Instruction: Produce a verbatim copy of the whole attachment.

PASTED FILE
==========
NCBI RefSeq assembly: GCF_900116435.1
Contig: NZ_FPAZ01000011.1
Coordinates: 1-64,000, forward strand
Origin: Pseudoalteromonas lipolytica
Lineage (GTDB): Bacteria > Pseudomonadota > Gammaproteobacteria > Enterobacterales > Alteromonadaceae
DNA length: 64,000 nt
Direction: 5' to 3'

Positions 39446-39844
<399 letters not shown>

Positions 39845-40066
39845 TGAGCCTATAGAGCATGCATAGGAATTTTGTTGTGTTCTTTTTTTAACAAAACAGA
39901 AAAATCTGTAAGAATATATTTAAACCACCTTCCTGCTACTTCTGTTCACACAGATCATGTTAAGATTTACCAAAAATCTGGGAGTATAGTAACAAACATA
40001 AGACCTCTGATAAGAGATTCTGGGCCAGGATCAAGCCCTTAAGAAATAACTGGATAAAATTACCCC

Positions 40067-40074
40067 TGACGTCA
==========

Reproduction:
NCBI RefSeq assembly: GCF_900116435.1
Contig: NZ_FPAZ01000011.1
Coordinates: 1-64,000, forward strand
Origin: Pseudoalteromonas lipolytica
Lineage (GTDB): Bacteria > Pseudomonadota > Gammaproteobacteria > Enterobacterales > Alteromonadaceae
DNA length: 64,000 nt
Direction: 5' to 3'

Positions 39446-39844
<399 letters not shown>

Positions 39845-40066
39845 TGAGCCTATAGAGCATGCATAGGAATTTTGTTGTGTTCTTTTTTTAACAAAACAGA
39901 AAAATCTGTAAGAATATATTTAAACCACCTTCCTGCTACTTCTGTTCACACAGATCATGTTAAGATTTACCAAAAATCTGGGAGTATAGTAACAAACATA
40001 AGACCTCTGATAAGAGATTCTGGGCCAGGATCAAGCCCTTAAGAAATAACTGGATAAAATTACCCC

Positions 40067-40074
40067 TGACGTCA